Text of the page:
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Scientists identify red color pigments in ancient fossil for the first time

An international team of researchers led by the University of Manchester has conducted a groundbreaking study which reveals fossilized color pigments in a long extinct mouse species.

The researchers applied X-ray imaging to three-million-year-old fossils in an effort to identify the key pigments in the ancient animals. The experts looked for chemical signatures of specific red pigments to help determine how the colors may have evolved.

“The fossils we have studied have the vast potential to unlock many secrets of the original organism,” said study lead author Professor Phil Manning. “We can reconstruct key facets from life, death and the subsequent events impacting preservation before and after burial. To unpick this complicated fossil chemical archive requires an interdisciplinary team to combine their efforts to crack this problem. In doing this, we unlock much more than just palaeontological information.”

“This was a painstaking effort involving physics, palaeontology, organic chemistry, and geochemistry,” added study co-author Professor Roy Wogelius. “By working as a team, we were able, for the first time, to discover chemical traces of red pigment in fossil animal material. We understand now what to look for in the future and our hope is that these results will mean that we can become more confident in reconstructing extinct animals and thereby add another dimension to the study of evolution.”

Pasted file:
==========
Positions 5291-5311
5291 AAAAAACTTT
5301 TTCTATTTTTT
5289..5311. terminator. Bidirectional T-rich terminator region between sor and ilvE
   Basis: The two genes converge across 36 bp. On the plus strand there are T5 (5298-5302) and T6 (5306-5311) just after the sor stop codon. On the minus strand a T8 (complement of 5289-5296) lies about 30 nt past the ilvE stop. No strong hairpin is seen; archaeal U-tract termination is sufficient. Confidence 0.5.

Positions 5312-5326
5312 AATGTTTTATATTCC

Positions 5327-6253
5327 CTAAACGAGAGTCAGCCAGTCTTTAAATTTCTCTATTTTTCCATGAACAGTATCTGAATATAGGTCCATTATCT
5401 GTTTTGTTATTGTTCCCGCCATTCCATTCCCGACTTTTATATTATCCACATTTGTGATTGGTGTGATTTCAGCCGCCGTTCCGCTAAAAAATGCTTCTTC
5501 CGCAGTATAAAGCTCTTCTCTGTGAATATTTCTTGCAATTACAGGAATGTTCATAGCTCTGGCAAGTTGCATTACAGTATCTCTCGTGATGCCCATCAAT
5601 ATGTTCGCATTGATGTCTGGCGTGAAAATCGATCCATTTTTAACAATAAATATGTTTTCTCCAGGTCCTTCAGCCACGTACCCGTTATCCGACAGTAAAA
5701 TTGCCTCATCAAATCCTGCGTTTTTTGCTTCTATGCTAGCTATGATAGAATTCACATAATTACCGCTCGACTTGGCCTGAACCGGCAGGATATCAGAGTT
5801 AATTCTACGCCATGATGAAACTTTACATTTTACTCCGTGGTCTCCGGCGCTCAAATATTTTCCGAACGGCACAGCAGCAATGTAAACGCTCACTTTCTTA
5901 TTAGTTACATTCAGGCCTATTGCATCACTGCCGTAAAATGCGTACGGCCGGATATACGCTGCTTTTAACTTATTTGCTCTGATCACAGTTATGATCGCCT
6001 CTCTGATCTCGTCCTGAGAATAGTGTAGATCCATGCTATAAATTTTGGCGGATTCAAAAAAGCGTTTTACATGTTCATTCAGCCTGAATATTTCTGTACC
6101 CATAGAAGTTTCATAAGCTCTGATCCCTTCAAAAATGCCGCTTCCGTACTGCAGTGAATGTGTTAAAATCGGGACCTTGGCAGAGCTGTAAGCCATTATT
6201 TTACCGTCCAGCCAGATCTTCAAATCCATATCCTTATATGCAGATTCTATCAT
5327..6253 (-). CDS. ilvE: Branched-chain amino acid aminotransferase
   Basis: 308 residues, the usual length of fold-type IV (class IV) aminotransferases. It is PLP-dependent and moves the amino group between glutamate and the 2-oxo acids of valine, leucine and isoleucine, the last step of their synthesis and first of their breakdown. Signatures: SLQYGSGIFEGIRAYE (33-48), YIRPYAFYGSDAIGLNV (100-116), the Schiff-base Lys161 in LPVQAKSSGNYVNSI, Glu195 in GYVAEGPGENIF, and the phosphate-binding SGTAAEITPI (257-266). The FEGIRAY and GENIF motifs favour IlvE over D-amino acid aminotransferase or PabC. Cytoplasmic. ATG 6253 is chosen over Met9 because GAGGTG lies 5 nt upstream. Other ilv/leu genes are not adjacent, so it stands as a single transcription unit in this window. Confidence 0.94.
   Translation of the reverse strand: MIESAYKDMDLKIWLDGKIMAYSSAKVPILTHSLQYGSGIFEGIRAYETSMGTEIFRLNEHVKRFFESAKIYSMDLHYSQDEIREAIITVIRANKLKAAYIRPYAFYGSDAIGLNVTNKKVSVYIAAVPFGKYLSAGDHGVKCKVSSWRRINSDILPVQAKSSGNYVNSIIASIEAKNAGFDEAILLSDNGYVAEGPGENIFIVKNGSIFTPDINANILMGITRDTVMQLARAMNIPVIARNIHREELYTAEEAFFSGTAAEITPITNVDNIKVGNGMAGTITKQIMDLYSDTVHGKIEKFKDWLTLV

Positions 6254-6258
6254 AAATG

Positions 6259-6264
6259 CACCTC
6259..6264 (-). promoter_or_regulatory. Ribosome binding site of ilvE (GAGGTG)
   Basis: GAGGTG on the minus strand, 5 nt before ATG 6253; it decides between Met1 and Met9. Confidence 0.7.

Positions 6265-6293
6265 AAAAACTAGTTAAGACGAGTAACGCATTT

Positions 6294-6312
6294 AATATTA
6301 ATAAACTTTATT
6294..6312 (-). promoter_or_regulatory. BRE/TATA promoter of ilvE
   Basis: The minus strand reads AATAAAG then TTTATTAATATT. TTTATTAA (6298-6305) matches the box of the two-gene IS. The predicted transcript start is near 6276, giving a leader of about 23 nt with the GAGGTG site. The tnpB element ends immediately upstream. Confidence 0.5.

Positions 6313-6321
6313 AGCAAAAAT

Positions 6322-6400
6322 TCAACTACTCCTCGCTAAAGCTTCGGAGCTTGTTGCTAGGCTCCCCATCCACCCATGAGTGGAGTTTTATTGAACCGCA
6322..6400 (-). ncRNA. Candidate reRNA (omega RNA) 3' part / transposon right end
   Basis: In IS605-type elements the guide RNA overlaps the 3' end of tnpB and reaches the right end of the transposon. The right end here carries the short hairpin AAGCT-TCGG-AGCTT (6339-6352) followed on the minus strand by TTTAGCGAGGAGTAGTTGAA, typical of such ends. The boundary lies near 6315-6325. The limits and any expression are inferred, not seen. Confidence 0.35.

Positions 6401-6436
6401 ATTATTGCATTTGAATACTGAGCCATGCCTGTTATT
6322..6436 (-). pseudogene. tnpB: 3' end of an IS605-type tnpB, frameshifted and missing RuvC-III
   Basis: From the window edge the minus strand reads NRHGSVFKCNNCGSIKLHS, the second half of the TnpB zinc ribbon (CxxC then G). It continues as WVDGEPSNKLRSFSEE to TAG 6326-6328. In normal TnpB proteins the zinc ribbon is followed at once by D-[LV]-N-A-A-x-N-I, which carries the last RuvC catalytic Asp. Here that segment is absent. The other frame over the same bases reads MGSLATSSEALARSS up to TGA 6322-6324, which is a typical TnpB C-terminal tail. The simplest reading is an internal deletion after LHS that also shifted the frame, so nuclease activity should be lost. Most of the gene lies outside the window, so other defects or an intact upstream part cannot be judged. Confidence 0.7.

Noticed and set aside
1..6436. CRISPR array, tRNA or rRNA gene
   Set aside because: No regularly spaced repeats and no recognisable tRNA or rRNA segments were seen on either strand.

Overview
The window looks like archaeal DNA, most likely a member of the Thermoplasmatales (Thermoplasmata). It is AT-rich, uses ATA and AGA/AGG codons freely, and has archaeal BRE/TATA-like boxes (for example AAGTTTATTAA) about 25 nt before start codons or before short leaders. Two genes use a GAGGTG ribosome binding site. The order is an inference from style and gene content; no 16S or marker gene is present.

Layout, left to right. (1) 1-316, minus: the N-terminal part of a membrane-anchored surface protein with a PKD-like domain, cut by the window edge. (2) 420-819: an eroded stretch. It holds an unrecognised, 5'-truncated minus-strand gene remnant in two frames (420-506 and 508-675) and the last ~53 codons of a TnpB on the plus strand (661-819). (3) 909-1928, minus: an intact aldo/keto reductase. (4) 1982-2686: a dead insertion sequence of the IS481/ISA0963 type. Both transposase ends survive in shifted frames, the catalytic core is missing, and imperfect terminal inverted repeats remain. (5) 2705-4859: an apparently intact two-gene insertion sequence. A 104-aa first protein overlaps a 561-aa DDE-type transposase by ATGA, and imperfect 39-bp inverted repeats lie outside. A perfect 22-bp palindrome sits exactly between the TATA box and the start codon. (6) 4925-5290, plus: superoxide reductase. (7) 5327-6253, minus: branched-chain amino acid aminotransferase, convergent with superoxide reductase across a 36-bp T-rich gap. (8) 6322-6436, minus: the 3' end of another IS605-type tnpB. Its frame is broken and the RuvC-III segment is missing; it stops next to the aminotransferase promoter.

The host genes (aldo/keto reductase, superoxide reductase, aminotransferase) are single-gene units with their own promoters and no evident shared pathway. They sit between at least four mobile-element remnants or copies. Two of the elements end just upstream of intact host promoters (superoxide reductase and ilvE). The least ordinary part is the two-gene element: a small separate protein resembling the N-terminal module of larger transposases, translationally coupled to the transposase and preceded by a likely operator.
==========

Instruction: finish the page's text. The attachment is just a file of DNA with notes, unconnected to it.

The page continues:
Nearly ten years ago, the same research team found chemical traces of black pigment in well-preserved soft tissue. The red pigment found in animals such as foxes, however, is not as durable and is much more difficult to detect.

“We had data which suggested red pigment residue was present in several fossils, but there was no useful data available to compare this to in modern organisms. So we needed to devote several years to analyzing modern tissue before we could go back and review our results from some amazing fossil specimens,” said Professor Wogelius. “In the end, we were able to prove that detailed chemical analysis can resolve such pigment residue, but along the way we learned so much more about the chemistry of pigmentation throughout the animal kingdom.”

The key was identifying trace metals in the soft tissues of ancient organisms and comparing these to living species. The trace metals in the mouse fur were found to be bonded to organic chemicals in exactly the same way that these metals are bonded to organic pigments in animals with high concentrations of red pigment.

“Palaeontology offers research that is more than relevant to our everyday life,” said Professor Manning. “Information gleaned from the fossil record is influencing multiple fields, including; climate research, the burial of biowaste and radwaste, the measure of environmental impact of oil spills on living species with techniques developed on fossil organisms. Whilst our research is firmly anchored in the past, we set our sights on its application to the future.”

The study is published in the journal Nature Communications.

By Chrissy Sexton, Staff Writer

Image Credit: University of Manchester

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